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  1. By studying charge trapping in germanium detectors operating at temperatures below 10 K, we demonstrate for the first time that the formation of cluster dipole states from residual impurities is responsible for charge trapping. Two planar detectors with different impurity levels and types are used in this study. When drifting the localized charge carriers created by α particles from the top surface across a detector at a lower bias voltage, significant charge trapping is observed when compared to operating at a higher bias voltage. The amount of charge trapping shows a strong dependence on the type of charge carriers. Electrons are trapped more than holes in a p-type detector, while holes are trapped more than electrons in an n-type detector. When both electrons and holes are drifted simultaneously using the widespread charge carriers created by γ rays inside the detector, the amount of charge trapping shows no dependence on the polarity of bias voltage. 
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  2. Abstract The detection of low-energy deposition in the range of sub-eV through ionization using germanium (Ge) with a bandgap of $$\sim $$ ∼ 0.7 eV requires internal amplification of the charge signal. This can be achieved through high electric field that accelerates charge carriers, which can then generate more charge carriers. The minimum electric field required to generate internal charge amplification is derived for different temperatures. We report the development of a planar point contact Ge detector in terms of its fabrication and the measurements of its leakage current and capacitance as a function of applied bias voltage. With the determination of the measured depletion voltage, the field distribution is calculated using GeFiCa, which predicts that the required electric field for internal charge amplification can be achieved in proximity to the point contact. The energy response to an Am-241 source is characterized and discussed. We conclude that such a detector with internal charge amplification can be used to search for low-mass dark matter. 
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  3. null (Ed.)
    Abstract For the first time, electrical conduction mechanisms in the disordered material system is experimentally studied for p-type amorphous germanium (a-Ge) used for high-purity Ge detector contacts. The localization length and the hopping parameters in a-Ge are determined using the surface leakage current measured from three high-purity planar Ge detectors. The temperature dependent hopping distance and hopping energy are obtained for a-Ge fabricated as the electrical contact materials for high-purity Ge planar detectors. As a result, we find that the hopping energy in a-Ge increases as temperature increases while the hopping distance in a-Ge decreases as temperature increases. The localization length of a-Ge is on the order of $$2.13^{-0.05}_{+0.07}\mathrm{{A}}^\circ $$ 2 . 13 + 0.07 - 0.05 A ∘ to $$5.07^{-0.83}_{+2.58}\mathrm{{A}}^\circ $$ 5 . 07 + 2.58 - 0.83 A ∘ , depending on the density of states near the Fermi energy level within bandgap. Using these parameters, we predict that the surface leakage current from a Ge detector with a-Ge contacts can be much smaller than one yocto amp (yA) at helium temperature, suitable for rare-event physics searches.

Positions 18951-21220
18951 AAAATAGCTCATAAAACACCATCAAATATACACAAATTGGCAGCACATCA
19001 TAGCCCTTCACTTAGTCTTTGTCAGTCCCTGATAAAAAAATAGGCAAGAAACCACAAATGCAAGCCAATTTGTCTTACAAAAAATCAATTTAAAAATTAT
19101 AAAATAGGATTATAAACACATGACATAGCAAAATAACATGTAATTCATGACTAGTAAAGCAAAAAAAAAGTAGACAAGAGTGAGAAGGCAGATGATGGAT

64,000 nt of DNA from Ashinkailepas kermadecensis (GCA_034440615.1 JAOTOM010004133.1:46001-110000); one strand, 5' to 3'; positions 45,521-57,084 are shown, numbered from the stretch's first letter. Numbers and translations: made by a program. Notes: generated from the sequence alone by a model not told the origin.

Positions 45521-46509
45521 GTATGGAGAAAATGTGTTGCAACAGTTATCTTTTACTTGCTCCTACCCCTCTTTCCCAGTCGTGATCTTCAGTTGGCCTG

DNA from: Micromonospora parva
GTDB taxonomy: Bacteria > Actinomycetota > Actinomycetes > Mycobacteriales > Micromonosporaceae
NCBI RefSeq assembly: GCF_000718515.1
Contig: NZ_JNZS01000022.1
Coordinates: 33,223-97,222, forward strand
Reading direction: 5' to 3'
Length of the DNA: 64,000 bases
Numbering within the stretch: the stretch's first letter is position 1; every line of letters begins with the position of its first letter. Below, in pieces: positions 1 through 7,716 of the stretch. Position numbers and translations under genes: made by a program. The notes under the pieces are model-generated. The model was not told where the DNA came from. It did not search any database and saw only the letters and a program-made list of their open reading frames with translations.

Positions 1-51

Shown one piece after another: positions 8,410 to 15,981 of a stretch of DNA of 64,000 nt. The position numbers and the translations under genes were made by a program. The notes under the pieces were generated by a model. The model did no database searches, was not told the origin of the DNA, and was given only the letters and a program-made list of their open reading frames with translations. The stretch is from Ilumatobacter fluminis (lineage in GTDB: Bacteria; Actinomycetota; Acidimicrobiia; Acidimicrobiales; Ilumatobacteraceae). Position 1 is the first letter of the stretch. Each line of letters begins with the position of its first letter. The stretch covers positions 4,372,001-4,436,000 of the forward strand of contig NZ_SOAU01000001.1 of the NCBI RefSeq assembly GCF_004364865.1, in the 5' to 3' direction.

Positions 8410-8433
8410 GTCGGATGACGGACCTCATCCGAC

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  4. Free, publicly-accessible full text available December 1, 2024
  5. Free, publicly-accessible full text available November 1, 2024
  6. Abstract

    A description is presented of the algorithms used to reconstruct energy deposited in the CMS hadron calorimeter during Run 2 (2015–2018) of the LHC. During Run 2, the characteristic bunch-crossing spacing for proton-proton collisions was 25 ns, which resulted in overlapping signals from adjacent crossings. The energy corresponding to a particular bunch crossing of interest is estimated using the known pulse shapes of energy depositions in the calorimeter, which are measured as functions of both energy and time. A variety of algorithms were developed to mitigate the effects of adjacent bunch crossings on local energy reconstruction in the hadron calorimeter in Run 2, and their performance is compared.

     
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    Free, publicly-accessible full text available November 1, 2024